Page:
Mesenchymal Stem Cells In Cisplatin-Induced Acute Renal Failure In Patients With Solid Organ Cancers (CIS/MSC08)
Acute Kidney Injury
Biological: Mesenchymal stromal cell infusion
|Study Design:||Intervention Model: Single Group Assignment
Masking: No masking
Primary Purpose: Treatment
|Official Title:||Ex-Vivo Expanded Mesenchymal Stem Cells To Repair The Kidney And Improve Function In Cisplatin-Induced Acute Renal Failure In Patients With Solid Organ Cancers|
- Serum creatinine concentration. [ Time Frame: 15 days post-cisplatin infusion ]To evaluate the rate of renal function loss up to 15 days post-cisplatin infusion.
- Neutrophil gelatinase-associated lipocalin (NGAL) [ Time Frame: At days 0,2,5,7,12,15,18 and 30. ]
- N-acetyl-p- D glucosaminidase enzyme (NAG) [ Time Frame: At days 0,2,5,7,12,15,18 and 30. ]
|Study Start Date:||November 2010|
|Estimated Study Completion Date:||March 2018|
|Estimated Primary Completion Date:||December 2017 (Final data collection date for primary outcome measure)|
|Experimental: Cell therapy||
Biological: Mesenchymal stromal cell infusion
The first 3 patients will receive a single i.v infusion of donor ex-vivo expanded MSC (1 x 106 MSC/kg). If the efficacy outcome of cell treatment is negligible or partial and the procedure is safe, a second group of additional 3 patients will be enrolled. They will be given MSC i.v infusion at higher dose (2 x 106 MSC/kg).Should the therapeutic efficacy of this treatment again negligible or marginal, but still safe, a third group of 3 patients will be enrolled in the study. The dose of cells to be infused will be up-titrated to 5 x 106 MSC/kg.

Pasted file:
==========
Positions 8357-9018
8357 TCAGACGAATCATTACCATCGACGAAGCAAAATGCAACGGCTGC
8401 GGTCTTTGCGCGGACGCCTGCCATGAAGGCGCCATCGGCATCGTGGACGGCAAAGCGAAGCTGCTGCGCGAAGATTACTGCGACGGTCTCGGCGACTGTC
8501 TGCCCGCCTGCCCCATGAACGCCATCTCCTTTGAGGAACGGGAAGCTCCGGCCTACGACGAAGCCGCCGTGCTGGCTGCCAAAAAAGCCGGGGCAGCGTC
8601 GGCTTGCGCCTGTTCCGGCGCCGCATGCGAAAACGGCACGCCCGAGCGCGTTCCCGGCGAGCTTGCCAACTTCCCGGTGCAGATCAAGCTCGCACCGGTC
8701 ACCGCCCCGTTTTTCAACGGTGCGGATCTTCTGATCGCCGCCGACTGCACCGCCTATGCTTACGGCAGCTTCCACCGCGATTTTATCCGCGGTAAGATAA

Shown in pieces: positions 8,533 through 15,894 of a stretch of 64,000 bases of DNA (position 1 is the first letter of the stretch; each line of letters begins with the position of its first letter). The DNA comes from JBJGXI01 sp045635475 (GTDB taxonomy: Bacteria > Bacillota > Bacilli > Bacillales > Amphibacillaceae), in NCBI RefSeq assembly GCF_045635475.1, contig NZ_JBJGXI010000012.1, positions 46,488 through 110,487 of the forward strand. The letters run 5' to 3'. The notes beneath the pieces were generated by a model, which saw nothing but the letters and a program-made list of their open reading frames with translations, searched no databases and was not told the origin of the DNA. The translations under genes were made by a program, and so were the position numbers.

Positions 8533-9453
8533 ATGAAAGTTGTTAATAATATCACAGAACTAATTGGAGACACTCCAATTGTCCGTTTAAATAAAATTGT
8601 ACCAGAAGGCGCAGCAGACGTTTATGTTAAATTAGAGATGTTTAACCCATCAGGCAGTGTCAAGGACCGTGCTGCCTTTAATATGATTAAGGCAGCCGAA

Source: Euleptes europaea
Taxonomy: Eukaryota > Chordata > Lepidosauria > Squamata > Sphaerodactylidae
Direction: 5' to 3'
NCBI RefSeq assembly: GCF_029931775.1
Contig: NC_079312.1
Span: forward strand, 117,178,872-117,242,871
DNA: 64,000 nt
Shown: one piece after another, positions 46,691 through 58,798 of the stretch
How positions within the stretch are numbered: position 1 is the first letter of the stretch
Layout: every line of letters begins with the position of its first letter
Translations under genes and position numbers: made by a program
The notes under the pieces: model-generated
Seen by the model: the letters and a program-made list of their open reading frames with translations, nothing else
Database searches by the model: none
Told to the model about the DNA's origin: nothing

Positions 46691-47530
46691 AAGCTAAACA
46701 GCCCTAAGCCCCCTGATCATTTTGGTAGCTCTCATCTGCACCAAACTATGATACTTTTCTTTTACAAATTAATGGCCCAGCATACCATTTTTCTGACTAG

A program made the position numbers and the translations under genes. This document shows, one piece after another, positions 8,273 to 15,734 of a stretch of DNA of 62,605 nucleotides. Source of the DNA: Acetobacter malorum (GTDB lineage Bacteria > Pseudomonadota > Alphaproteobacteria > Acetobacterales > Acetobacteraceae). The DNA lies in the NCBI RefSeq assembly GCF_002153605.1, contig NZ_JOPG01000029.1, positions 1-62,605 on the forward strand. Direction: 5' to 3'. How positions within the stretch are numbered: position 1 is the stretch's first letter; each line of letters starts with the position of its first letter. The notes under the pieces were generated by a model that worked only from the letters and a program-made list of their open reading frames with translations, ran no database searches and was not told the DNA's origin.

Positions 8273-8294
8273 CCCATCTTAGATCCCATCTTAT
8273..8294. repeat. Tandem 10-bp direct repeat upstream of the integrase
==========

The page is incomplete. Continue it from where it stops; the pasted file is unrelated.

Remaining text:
Since its introduction into clinical trials, cisplatin (cis-diammine-dichloro-platinum) has had a major impact in cancer medicine, changing the course of therapeutic management of several tumors, such as those of ovary, testes, and the head and neck. Unfortunately, in addition to causing bone marrow suppression, ototoxicity, and anaphylaxis, dose-dependent and cumulative nephrotoxicity is the major toxicity of this compound, sometimes requiring a reduction in dose or discontinuation of treatment. Approximately 25-35% of patients develop evidence of nephrotoxicity following an initial dose (50-100 mg/m2) of cisplatin, due to its preferential accumulation within the proximal tubular cells in the outer medulla of the kidney. Tubular cell events activated by cisplatin toxicity translate into the fact that cisplatin predictably lowers glomerular filtration rate (GFR) in a clear dose-dependent manner even after a single drug exposure. Early proteinuria is mild, as it is glycosuria. Overall these findings indicate that there is a pressing need for way to protect the kidney while administering effective chemotherapeutic agents such as cisplatin.